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New York State began to elect Hispanics to political office as early as 1937 with the election of Oscar Garcia Rivera to the New York State Assembly. Unfortunately, he only served for three years and it took 13 more years before we saw another Latino in the state legislature. Thereafter, Latinos were elected to the state legislature sporadically and it was not until the late 1970′s that we saw five or more Latinos serving in the State Legislature at the same time. Nonetheless, the Hispanic population in New York State was steadily growing. In 1970 Hispanics made up 8% of the overall state population.

By 1980 the Hispanic population had grown to 11.4% and in 1990 it was at 12.3%. In twenty years, (approximately one human generation) the Hispanic population has grown by approximately one million people. Hispanics in New York State were primarily of Puerto Rican descent although there are many other Hispanics that have migrated and or immigrated to New York. In fact, all Hispanics elected to the State Legislature were of Puerto Rican descent until 1997, when we elected our first Dominican Assemblyman.

By the mid 1980¹s there were approximately 2 million Hispanics in the State and over one million were Puerto Rican. At that time at least 80% of the Hispanic population was from the downstate area and could be found mostly in New York City. It was during this time that Assemblymen Hector Diaz and Angelo Del Toro met with the speaker of the Assembly, Stanley Fink, to begin to discuss the creation of an official legislative body that would focus on the needs and concerns of the State’s growing Hispanic community.

In December of 1986 the Assembly elected a new speaker, Mel Miller. At this time Assemblyman Vito Lopez had been elected to office and he joined Diaz and Del Toro in their quest to create a Latino caucus. Their intent was supported by Assemblyman Jose Serrano and long time community activist and Assemblyman Jose Rivera. Shortly thereafter, Assemblyman Herman Farrell Jr. joined their crusade along with newly elected member Israel Martinez. They met with Speaker Miller to discuss and negotiate the best way to create such a legislative body.

They were advised to develop the empirical evidence necessary to demonstrate that Latinos were under represented in government and had unique needs that were not being met by contemporary legislative committees, commissions, caucuses or task forces.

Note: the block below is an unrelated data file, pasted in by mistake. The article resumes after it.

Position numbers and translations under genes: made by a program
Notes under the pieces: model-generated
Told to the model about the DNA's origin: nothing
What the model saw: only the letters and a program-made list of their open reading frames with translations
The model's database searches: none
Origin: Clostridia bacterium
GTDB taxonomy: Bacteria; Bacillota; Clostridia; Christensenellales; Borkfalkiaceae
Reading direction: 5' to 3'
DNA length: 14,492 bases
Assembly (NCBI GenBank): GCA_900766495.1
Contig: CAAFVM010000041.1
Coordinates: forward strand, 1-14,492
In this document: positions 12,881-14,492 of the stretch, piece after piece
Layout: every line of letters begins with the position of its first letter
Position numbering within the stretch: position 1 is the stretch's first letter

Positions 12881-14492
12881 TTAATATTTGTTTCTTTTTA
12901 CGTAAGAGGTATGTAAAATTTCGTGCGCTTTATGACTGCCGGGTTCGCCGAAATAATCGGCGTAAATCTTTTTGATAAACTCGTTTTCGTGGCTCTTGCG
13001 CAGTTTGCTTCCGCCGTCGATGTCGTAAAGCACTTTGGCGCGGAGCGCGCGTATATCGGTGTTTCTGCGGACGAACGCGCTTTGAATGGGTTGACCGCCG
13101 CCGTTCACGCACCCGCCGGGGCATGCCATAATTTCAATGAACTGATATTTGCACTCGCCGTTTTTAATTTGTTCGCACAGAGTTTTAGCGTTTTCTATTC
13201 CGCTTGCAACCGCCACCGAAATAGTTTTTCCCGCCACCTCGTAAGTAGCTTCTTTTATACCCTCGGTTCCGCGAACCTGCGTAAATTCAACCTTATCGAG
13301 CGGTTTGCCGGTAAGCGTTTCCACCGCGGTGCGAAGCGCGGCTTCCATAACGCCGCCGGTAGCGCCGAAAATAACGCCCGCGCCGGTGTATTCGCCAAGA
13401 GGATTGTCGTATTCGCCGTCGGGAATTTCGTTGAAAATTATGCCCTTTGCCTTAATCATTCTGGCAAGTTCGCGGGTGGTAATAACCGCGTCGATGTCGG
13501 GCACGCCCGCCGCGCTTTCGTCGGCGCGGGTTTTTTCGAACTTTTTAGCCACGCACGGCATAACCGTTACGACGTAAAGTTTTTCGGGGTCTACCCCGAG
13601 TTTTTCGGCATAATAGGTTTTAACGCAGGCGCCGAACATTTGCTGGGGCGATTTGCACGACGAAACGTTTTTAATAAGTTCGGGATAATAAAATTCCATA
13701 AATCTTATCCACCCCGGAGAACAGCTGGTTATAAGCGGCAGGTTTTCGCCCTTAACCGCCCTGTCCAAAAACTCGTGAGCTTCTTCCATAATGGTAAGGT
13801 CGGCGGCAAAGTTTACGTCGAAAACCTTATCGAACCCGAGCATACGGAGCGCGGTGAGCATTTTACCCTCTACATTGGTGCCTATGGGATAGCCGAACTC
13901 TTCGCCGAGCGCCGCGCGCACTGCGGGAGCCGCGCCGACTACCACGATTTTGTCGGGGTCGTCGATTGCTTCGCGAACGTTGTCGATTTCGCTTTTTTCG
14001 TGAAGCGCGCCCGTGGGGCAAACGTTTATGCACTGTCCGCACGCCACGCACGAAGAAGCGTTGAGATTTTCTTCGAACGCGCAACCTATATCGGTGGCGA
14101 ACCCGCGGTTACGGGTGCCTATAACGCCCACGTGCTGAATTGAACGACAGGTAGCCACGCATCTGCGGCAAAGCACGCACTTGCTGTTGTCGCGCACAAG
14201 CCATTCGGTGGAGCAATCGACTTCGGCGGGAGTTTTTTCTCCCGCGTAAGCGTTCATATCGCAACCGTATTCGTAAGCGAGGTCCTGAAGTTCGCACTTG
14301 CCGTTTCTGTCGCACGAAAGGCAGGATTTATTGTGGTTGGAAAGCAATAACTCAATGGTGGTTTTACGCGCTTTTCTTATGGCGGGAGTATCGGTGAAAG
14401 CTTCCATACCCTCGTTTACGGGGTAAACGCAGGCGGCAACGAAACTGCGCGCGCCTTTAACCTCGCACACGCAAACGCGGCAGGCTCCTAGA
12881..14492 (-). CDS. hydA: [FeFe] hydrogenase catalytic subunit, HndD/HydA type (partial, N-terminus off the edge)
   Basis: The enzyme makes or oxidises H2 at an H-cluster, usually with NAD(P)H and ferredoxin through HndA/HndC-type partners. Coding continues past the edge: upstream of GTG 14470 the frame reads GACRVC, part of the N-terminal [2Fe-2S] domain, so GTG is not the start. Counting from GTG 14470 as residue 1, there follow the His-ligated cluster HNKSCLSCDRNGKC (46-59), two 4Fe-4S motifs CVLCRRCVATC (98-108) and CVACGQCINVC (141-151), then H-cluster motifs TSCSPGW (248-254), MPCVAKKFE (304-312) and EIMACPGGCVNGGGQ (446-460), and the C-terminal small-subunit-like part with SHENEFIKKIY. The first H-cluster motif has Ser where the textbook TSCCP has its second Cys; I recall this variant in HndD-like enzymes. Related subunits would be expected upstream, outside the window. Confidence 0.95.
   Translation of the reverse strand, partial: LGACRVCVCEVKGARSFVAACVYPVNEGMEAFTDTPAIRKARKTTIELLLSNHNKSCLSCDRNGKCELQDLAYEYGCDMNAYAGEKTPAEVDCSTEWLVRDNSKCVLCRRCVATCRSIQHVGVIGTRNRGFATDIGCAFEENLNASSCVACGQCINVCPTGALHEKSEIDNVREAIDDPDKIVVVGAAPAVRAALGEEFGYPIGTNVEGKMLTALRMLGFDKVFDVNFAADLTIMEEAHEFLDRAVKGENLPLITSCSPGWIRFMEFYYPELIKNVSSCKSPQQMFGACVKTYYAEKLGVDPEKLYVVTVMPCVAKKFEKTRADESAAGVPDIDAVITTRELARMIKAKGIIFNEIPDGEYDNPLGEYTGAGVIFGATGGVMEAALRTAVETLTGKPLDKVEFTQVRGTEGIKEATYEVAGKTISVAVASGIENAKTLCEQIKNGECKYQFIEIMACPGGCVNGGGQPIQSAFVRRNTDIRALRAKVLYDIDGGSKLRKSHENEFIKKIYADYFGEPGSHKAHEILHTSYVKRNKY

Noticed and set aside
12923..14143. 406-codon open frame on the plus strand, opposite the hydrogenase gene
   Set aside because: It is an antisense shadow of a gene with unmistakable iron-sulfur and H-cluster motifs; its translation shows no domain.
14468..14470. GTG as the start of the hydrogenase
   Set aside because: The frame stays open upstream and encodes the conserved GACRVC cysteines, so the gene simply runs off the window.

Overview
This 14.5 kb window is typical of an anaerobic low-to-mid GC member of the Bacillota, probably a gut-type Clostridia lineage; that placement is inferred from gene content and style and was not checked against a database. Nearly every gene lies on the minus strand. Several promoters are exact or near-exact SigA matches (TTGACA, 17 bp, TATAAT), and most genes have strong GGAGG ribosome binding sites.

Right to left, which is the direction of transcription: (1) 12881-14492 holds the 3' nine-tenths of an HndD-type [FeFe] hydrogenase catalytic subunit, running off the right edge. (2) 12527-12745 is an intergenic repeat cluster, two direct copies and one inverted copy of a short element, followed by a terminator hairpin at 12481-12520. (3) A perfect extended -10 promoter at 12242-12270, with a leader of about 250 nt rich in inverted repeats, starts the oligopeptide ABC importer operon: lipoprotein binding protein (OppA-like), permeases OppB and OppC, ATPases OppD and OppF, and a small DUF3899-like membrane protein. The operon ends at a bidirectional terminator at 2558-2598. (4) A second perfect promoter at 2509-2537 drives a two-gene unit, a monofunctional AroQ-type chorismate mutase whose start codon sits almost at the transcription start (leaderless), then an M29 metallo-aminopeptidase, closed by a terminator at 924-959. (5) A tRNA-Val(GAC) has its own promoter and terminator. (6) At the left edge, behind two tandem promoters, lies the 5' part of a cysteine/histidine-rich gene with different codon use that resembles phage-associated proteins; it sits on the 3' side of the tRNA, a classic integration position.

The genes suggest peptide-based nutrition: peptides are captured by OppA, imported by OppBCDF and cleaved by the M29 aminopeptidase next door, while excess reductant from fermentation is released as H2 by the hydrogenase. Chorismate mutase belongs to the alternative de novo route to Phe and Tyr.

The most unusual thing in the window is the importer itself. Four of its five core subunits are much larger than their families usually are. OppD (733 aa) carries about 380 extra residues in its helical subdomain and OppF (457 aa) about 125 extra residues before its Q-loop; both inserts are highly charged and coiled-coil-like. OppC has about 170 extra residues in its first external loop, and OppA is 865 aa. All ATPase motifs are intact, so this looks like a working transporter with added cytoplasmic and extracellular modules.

The legislative session in 1987 began with a very enthusiastic agenda for the Hispanic members of the State Legislature, the potential creation of a Puerto Rican Hispanic caucus. They began collecting data about Latinos that would help convince the legislature that a caucus was necessary. The effort appeared to be focused in the Assembly, because they had more Latinos members than the State Senate. In fact, there were only two Latinos elected to the State Senate in the mid 1980′s, Olga Mendez and Israel Ruiz. They concurred with the opinions of their colleagues in the Assembly and joined in the effort to create a legislative body in both houses that would focus on Latino issues in New York State. They began meeting on a regular basis and dedicated many sleepless nights and weekends to developing lobbying strategies and presentation techniques that would help them effectively introduce this information.

Before the 1987 legislative session closed their arduous work along with their passion, professional and personal commitment to the Hispanic community resulted in the creation of the New York State Assembly and Senate Puerto Rican/Hispanic Task Force. It was created and distinguished from the Black and Puerto Rican Legislative Caucus, for its intent was that it would be agenda driven (of course agenda was a Hispanic agenda for New York State). Thus, membership was not limited to Latino elected officials but was determined by the demographics of the respective districts. If 20% or more of the constituents of an Assembly or Senate district are Hispanic, the Assembly person of Senator are automatically eligible to be a member of the Task Force. The New York State Assembly allocated $1 million to the Task Force and by 1988 the first Somos Uno annual weekend conference was held in Albany, New York, the following year the conference name was changed to Somos El Futuro, and since 2008 it has been simply SOMOS.

Today there are 59 members in the Assembly and 16 in the Senate. The Latino members are the Executive Members and they drive the agenda of the Task Force. Currently, of the 17 Executive Members, 12 are in the State Assembly and 5 are in the State Senate. In twenty three years, the Task Force has had five (5) chairs and eight (8) executive directors.